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23. Be that as it may, if the law laid down by this Court in T.T. Antony case is to be accepted as holding that a second complaint in regard to the same incident filed as a counter-complaint is prohibited under the Code then, in our opinion, such conclusion would lead to serious consequences. This will be clear from the hypothetical example given hereinbelow i.e. if in regard to a crime committed by the real accused he takes the first opportunity to lodge a false complaint and the same is registered by the jurisdictional police then the aggrieved victim of such crime will be precluded from lodging a complaint giving his version of the incident in question, consequently he will be deprived of his legitimated right to bring the real accused to book. This cannot be the purport of the Code.
24. We have already noticed that in T.T. Antony case this Court did not consider the legal right of an aggrieved person to file counterclaim, on the contrary from the observations found in the said judgment it clearly indicates that filing a counter- complaint is permissible. 25. In the instant case, it is seen in regard to the incident which took place on 20-5-1995, the appellant and the first respondent herein have lodged separate complaints giving different versions but while the complaint of the respondent was registered by the police concerned, the complaint of the appellant was not so registered, hence on his prayer the learned Magistrate was justified in directing the police concerned to register a case and investigate the same and report back. In our opinion, both the learned Additional Sessions Judge and the High Court erred in coming to the conclusion that the same is hit by Section 161 or 162 of the Code which, in our considered opinion, has absolutely no bearing on the question involved. Section 161 or 162 of the Code does not refer to registration of a case, it only speaks of a statement to be recorded by the police in the course of the investigation and its evidentiary value.”
20. Somewhat similar view was taken by a Bench of this Court in the case of Rameshchandra Nandlal Parikh v. State of Gujarat [(2006) 1 SCC 732], wherein the Court held that the subsequent FIRs cannot be prohibited on the ground that some other FIR has been filed against the petitioner in respect of other allegations filed against the petitioner.
21. This Court also had the occasion to deal with the situation where the first FIR was a cryptic one and later on, upon receipt of a proper information, another FIR came to be recorded which was a detailed one. In this case, the court took the view that no exception could be taken to the same being treated as an FIR. In the case of Vikram v. State of Maharashtra (2007) 12 SCC 332, the Court held that it was not impermissible in law to treat the subsequent information report as the First Information Report and act thereupon. In the case of Tapinder Singh v. State of Punjab [(1970) 2 SCC 113] also, this Court examined the question as to whether cryptic, anonymous and oral messages, which do not clearly specify the cognizable offence, can be treated as FIR, and answered the question in the negative.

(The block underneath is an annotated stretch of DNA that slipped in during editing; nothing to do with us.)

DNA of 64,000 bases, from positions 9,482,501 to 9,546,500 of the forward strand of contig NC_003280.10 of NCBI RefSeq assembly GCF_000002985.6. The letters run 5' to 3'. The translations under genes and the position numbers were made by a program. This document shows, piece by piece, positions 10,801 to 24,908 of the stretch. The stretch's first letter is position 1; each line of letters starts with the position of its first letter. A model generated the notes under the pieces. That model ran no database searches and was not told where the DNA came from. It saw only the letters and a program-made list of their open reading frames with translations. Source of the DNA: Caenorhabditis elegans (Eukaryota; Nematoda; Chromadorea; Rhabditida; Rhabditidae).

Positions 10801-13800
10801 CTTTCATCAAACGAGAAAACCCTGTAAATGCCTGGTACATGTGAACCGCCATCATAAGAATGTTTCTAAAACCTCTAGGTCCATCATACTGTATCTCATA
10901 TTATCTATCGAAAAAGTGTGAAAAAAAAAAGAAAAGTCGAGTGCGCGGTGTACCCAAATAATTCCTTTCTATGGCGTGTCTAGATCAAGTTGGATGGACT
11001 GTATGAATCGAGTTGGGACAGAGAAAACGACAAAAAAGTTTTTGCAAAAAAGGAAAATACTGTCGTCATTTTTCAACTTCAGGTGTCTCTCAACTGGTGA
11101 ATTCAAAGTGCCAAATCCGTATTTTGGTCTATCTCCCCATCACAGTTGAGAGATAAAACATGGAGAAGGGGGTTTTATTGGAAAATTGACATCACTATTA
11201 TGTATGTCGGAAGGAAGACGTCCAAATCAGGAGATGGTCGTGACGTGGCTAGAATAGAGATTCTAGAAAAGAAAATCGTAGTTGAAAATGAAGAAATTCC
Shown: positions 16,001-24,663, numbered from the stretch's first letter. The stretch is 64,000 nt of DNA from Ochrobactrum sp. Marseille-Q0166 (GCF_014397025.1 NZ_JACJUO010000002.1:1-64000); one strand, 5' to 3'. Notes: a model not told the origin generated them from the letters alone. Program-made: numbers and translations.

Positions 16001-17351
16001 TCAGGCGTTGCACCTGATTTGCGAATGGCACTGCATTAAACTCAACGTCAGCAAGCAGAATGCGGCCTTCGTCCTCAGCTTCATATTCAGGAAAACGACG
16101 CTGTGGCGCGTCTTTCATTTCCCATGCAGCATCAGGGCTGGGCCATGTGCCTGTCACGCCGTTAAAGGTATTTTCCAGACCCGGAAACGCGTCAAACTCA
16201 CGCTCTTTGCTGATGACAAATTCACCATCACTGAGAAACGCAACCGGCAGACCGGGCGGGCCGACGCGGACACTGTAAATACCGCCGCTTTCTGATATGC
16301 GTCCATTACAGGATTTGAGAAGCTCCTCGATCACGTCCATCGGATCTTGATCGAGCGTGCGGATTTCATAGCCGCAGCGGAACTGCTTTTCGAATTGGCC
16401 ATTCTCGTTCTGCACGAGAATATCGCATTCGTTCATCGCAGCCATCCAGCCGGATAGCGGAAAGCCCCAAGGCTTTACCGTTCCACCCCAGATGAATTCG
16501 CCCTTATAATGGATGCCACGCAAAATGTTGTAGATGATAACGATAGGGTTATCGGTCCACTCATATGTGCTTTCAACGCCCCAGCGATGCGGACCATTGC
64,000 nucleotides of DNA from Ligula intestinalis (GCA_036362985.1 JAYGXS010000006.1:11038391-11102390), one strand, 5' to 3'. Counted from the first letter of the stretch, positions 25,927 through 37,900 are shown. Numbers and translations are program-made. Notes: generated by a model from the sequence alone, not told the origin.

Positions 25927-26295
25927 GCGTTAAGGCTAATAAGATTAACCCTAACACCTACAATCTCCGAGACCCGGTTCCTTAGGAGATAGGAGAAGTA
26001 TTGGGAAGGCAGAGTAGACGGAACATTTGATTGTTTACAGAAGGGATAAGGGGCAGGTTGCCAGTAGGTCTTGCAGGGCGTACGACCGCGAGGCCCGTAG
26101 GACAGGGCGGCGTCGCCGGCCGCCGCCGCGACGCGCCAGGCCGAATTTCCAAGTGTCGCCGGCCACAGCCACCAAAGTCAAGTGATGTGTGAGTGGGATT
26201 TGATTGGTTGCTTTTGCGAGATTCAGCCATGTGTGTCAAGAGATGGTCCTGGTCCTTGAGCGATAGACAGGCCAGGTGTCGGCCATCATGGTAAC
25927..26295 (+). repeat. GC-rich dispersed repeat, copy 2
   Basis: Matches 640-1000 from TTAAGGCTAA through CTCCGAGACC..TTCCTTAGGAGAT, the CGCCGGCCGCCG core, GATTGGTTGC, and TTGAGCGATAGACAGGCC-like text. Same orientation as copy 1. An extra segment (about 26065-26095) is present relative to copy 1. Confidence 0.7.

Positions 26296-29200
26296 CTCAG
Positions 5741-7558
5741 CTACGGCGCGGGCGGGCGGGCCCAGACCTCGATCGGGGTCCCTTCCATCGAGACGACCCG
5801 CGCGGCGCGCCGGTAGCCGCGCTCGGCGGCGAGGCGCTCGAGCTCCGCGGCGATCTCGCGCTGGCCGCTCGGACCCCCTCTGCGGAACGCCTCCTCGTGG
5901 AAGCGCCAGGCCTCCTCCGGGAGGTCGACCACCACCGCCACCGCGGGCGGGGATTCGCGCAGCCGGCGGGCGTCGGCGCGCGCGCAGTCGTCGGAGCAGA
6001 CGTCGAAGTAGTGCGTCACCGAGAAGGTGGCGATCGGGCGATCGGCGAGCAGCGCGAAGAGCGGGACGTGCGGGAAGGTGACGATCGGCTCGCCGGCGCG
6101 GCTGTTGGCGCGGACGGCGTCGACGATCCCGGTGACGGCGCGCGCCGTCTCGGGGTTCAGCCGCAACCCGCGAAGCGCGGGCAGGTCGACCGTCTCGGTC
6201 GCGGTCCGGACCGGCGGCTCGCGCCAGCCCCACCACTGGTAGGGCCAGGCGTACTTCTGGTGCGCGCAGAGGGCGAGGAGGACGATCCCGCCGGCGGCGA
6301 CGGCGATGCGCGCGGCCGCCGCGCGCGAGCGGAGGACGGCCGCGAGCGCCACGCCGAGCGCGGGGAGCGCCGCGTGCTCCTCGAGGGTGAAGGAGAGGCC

22. In matters of complaints, the Court in the case of Shiv Shankar Singh v. State of Bihar (2012) 1 SCC 130 expressed the view that the law does not prohibit filing or entertaining of a second complaint even on the same facts, provided that the earlier complaint has been decided on the basis of insufficient material or has been passed without understanding the nature of the complaint or where the complete facts could not be placed before the court and the applicant came to know of certain facts after the disposal of the first complaint. The Court applied the test of full consideration of the complaints on merits. In paragraph 18, the Court held as under: -
“18. Thus, it is evident that the law does not prohibit filing or entertaining of the second complaint even on the same facts provided the earlier complaint has been decided on the basis of insufficient material or the order has been passed without understanding the nature of the complaint or the complete facts could not be placed before the court or where the complainant came to know certain facts after disposal of the first complaint which could have tilted the balance in his favour. However, the second complaint would not be maintainable wherein the earlier complaint has been disposed of on full consideration of the case of the complainant on merit.”
23. The First Information Report is a very important document, besides that it sets the machinery of criminal law in motion. It is a very material document on which the entire case of the prosecution is built. Upon registration of FIR, beginning of investigation in a case, collection of evidence during investigation and formation of the final opinion is the sequence which results in filing of a report under Section 173 of the Code. The possibility that more than one piece of information is given to the police officer in charge of a police station, in respect of the same incident involving one or more than one cognizable offences, cannot be ruled out. Other materials and information given to or received otherwise by the investigating officer would be statements covered under Section 162 of the Code. The Court in order to examine the impact of one or more FIRs has to rationalise the facts and circumstances of each case and then apply the test of ‘sameness’ to find out whether both FIRs relate to the same incident and to the same occurrence, are in regard to incidents which are two or more parts of the same transaction or relate completely to two distinct occurrences. If the answer falls in the first category, the second FIR may be liable to be quashed. However, in case the contrary is proved, whether the version of the second FIR is different and they are in respect of two different incidents/crimes, the second FIR is permissible, This is the view expressed by this Court in the case of Babu Babubhai v. State of Gujarat and Ors. [(2010) 12 SCC 254]. This judgment clearly spells out the distinction between two FIRs relating to the same incident and two FIRs relating to different incident or occurrences of the same incident etc.